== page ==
Flag Day is celebrated on June 14 and commemorates the date in 1777 when the second Continental Congress approved the design for the fledgling nation’s official flag by passing the Flag Act, which stated, “Resolved, that the flag of the thirteen United States be thirteen stripes alternating red and white; that the union be thirteen stars, white in a blue field, representing a new constellation.” While the number of stripes remains fixed at 13 to represent the original 13 colonies, the number of stars continues to represent the union between the states and increased over time so that number of stars accurately reflected the number of states as they were incorporated into the union.
Since 1916, Flag Day has been observed nationally when President Woodrow Wilson issued an official proclamation, but it wasn’t until 1949 that the holiday was established by an Act of Congress under President Harry S. Truman. Truman’s 1949 Flag Day proclamation conveys the symbolic meaning of the American flag and encourages Americans to engage in patriotic observance of our national emblem.
WHEREAS the American flag, which has become the symbol of our freedom was adopted by the Continental Congress on June 14, 1777; and
WHEREAS it is our custom to observe June 14 each year with ceremonies designed not only to commemorate the birth of our flag but also to rededicate ourselves to the ideals for which it stands; and
WHEREAS this beloved emblem, which flies above all our people of whatever creed or race, signalizes our respect for human rights and the protection such rights are afforded under our form of government:
NOW, THEREFORE, I, HARRY S. TRUMAN, President of the United States of America, do hereby ask that on Flag Day, June 14, 1949, the people of the Nation honor our colors by displaying them at their homes or other suitable places and by giving thanks for their privileges as citizens under this flag as well as by engaging in earnest contemplation of the obligations inherent in citizenship. I also direct the appropriate officials of the Government to display the flag of the United States on all Government buildings on Flag Day.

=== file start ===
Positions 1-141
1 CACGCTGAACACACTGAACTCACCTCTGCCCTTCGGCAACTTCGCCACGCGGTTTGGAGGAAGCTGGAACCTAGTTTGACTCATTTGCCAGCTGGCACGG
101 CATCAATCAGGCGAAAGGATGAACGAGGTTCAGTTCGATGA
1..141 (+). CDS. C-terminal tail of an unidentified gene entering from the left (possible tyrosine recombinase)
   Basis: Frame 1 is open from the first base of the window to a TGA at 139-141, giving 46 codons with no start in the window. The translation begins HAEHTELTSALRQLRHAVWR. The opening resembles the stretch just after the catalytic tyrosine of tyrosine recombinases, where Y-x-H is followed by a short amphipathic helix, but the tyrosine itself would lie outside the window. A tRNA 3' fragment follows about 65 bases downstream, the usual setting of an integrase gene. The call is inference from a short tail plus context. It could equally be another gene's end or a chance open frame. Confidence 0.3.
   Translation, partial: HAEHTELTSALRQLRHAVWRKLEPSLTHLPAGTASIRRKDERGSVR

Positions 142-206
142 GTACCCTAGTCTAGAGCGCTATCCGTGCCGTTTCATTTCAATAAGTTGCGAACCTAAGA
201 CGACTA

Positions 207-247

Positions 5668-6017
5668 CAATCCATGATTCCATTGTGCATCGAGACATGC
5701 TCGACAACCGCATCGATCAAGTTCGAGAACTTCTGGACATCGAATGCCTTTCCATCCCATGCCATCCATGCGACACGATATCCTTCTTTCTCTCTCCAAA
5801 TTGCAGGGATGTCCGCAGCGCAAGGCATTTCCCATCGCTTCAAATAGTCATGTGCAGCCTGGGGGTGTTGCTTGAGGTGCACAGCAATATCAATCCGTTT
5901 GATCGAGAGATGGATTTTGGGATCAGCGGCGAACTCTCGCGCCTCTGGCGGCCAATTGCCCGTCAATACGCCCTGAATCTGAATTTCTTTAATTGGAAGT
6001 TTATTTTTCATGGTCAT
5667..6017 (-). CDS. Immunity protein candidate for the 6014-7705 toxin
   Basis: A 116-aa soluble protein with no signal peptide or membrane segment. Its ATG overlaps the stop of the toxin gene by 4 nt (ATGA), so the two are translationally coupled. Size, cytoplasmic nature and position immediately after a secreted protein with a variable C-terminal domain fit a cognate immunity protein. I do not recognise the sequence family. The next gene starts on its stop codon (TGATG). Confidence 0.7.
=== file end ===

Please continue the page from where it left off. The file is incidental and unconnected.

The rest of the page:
On Flag Day in 1986, President Ronald Reagan said, “Let us never forget that in honoring our flag, we honor the American men and women who have courageously fought and died for it over the last 200 years – patriots who set an ideal above consideration of self and who suffered for it the greatest hardships. Our flag is free today because of their sacrifice.” The American flag represents the promise our great country to our troops and veterans; it is a symbolic representation of why they serve. The image of the stars and stripes held aloft causes us to reflect on our military as well, and remember that indeed our flag is free today because of their service.
We give thanks for our privileges as citizens under our flag, and on Flag Day we honor our colors by displaying them at our homes (or other suitable places), and we think you should, too. In fact, we have some suggestions to help you do just that.
Our flag is indeed free because of the patriots who bravely serve our country. To help you reflect on our military on Flag Day, we suggest raising a toast in our Camo Flag Whiskey Glass.
We think that a highly suitable place to honor the stars and stripes is wrapped around your beer. If you are wearing your American flag gear for Flag Day, your beer should be dressed appropriately as well:
Another suitable place to honor the flag is on the wall in your home. With our 12 Gauge American Flag Wall Art, you can both go big and stay home this flag day.
No matter how you choose to honor the Star-Spangled Banner this Flag Day, join us as we rededicate ourselves to the ideals for which it stands.